By virtue of said paragraph, the SC implicitly waived the immunities granted to Omar Al Bashir under international law and attached to his position as a Head of State. 
Following this reasoning, there should be no need for the Security Council to take any further action in demanding cooperation from states.
Second, even if we accept the argument that SC Resolution 1593 impliedly waived Bashir's immunity, or if a later SC Resolution were to more explicitly revoke his immunity, that action by the Security Council does not relieve the ICC of its obligations under Article 98(1) of the Statute. Pursuant to that provision, the Court would need to obtain a waiver from Sudan of Bashir's immunity before it could proceed with a request for surrender or assistance.
Third, and related to the above point, such a move would challenge the independence of the ICC as an institution. Just as Security Council referrals cannot restrict the application of jurisdiction to any specified crimes or change the operation of the Statute, nor can express or implied waivers of Head of State immunity override the Court's obligations under its own Statute, particularly Article 98.
Fourth, there is clearly an issue with the discriminatory nature of any Resolution waiving the immunity of one head of state under international law, but not others. Discrimination of this sort is already found in Resolution 1593 which included (on the insistence of the United States) the following provision:
6. Decides that nationals, current or former officials or personnel from a contributing State outside Sudan which is not a party to the Rome Statute of the International Criminal Court shall be subject to the exclusive jurisdiction of that contributing State for all alleged acts or omissions arising out of or related to operations in Sudan established or authorized by the Council or the African Union, unless such exclusive jurisdiction has been expressly waived by that contributing State;

As Goran Sluiter has argued, this paragraph goes against the principles of equality before the law and non-discrimination. If the case were to proceed on the basis of a Security Council Resolution that explicitly targeted Bashir, the Prosecutor could find herself in difficulty. As stated in the Celebici Trial Judgment:
 The Prosecutor, in exercising her discretion under the Statute in the investigation and indictment of accused before the Tribunal, is subject to the principle of equality before the law and to this requirement of non-discrimination.
Fifth, the obligation to cooperate with the Court is a treaty obligation, applicable only to States Parties to the Statute. Likewise, by signing up to the Rome Statute, States Parties have waived immunities for their own nationals before the ICC, by virtue of Article 27 of the Statute. If a SC Resolution were to extend such obligations to States that are not party to the Rome Statute, it risks violating the principle of pacta tertiis nec nocent nec prosunt, or that treaties cannot impose obligations upon states without their consent.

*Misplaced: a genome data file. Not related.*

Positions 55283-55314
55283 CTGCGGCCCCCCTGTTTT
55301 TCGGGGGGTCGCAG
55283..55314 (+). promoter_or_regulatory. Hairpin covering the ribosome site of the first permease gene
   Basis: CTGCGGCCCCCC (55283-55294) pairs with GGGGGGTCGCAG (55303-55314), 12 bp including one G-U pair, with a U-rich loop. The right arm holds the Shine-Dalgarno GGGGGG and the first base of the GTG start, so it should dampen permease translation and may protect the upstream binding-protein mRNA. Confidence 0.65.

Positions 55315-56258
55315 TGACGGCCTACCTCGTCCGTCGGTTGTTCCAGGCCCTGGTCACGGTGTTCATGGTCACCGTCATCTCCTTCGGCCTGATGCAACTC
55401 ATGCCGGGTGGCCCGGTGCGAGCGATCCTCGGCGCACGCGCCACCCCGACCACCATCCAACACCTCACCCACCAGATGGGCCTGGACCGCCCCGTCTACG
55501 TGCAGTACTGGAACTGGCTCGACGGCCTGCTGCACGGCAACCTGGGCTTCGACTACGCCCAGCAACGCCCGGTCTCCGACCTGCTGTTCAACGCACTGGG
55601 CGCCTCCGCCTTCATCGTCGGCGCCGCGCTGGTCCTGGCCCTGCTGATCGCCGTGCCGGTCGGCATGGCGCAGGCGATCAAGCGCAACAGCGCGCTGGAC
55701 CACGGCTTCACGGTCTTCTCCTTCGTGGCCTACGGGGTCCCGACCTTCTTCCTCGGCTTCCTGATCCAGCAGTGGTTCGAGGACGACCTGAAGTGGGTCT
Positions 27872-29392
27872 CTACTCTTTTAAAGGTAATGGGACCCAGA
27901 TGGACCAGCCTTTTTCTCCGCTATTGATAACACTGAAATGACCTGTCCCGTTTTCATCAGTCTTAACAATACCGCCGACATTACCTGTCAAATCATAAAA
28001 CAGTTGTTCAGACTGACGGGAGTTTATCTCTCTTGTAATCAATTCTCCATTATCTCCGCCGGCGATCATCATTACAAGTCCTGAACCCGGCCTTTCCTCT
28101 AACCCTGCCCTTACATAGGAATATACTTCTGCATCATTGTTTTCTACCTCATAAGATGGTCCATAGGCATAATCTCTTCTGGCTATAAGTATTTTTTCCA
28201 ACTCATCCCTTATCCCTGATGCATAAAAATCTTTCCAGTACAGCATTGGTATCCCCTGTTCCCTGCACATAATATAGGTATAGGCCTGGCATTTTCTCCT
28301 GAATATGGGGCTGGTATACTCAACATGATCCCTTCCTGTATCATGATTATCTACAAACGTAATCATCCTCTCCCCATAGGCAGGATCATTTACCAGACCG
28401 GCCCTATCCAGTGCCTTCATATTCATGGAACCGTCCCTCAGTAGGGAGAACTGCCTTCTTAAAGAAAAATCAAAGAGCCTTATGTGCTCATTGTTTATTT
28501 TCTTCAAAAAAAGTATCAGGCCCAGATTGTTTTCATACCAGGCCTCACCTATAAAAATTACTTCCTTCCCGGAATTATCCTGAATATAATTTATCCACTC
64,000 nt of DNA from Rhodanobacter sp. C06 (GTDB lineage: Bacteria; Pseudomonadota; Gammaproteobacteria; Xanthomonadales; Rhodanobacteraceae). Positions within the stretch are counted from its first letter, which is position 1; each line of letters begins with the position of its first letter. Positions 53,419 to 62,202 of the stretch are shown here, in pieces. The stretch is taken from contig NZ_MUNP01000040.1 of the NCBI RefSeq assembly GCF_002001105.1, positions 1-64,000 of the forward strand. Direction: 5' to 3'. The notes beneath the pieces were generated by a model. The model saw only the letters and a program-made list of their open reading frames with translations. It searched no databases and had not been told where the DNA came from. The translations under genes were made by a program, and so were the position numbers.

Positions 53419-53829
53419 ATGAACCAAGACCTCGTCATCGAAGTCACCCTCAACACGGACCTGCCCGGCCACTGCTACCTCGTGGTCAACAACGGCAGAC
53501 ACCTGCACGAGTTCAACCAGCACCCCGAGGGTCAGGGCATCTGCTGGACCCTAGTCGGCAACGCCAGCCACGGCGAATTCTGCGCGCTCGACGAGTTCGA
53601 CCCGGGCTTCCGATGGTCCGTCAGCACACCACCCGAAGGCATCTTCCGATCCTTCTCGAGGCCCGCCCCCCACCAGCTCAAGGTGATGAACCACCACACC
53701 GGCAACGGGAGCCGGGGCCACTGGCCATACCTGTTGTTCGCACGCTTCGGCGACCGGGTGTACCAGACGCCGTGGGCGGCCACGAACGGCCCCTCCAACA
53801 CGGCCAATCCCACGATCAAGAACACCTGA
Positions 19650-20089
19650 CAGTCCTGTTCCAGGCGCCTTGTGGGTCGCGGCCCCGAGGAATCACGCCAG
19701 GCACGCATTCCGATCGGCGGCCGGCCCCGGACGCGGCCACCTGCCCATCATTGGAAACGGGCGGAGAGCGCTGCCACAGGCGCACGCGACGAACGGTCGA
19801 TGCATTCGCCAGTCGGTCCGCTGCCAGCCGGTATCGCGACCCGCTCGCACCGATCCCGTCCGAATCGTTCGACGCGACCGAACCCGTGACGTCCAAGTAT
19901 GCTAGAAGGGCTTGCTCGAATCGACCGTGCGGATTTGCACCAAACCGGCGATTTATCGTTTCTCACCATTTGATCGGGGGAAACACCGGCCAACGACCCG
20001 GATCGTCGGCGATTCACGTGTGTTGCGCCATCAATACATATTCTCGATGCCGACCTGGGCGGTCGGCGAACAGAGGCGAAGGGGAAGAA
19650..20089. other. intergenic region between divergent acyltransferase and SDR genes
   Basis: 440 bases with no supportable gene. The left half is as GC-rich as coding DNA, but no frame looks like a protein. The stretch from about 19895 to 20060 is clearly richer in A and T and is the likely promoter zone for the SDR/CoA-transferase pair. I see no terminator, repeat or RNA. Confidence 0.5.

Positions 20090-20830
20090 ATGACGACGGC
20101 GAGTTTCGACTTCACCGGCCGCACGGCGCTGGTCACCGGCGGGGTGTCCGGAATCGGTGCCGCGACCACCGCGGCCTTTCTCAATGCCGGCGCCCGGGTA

Thus, we might wonder whether the solution that the Prosecutor seeks from the Security Council can really be offered at this time. She might have been better placed to wait until after April 2015, when Bashir might no longer be the Head of State after the upcoming Sudanese elections. Regardless of the absence of any real progress in the case, we might argue that keeping the Bashir prosecution active had both a declaratory value, in that it showed that sitting Heads of State could be prosecuted by the ICC, and a practical value, insofar as it raised some difficulties for Bashir's travel to certain states. It is difficult to see what positive implications this latest move will bring for the case. 

Thursday, 11 December 2014

Irish Department of Foreign Affairs announces that the Irish Government is seeking to re-open the Ireland v UK case



The Irish Government announced on Wednesday 3rd December that they have decided to request the European Court of Human Rights to re-open the Ireland v UK case (1971-1978). Their decision was prompted by the grave revelations, exposed in the ‘The Torture Files’ by the RTE Investigations Unit that drew on material unearthed in the British National Archives. In the ‘The Torture Files’, the RTE Investigations Unit argued that new evidence could justify a re-visiting of the European Court of Human Rights judgment in the Ireland v United Kingdom case. The programme was broadcast on RTE on Wednesday 4th June 2014. It led to calls from Amnesty International and the Sinn Féin President Gerry Adams to request the ECHR to re-open the case. Amnesty International’s Northern Ireland Programme Director Patrick Corrigan described the evidence that the British Government misled the European Commission and Court of Human Rights during the proceedings as ‘deeply worrying’. The revelations in the Torture Files were discussed in an earlier blog post.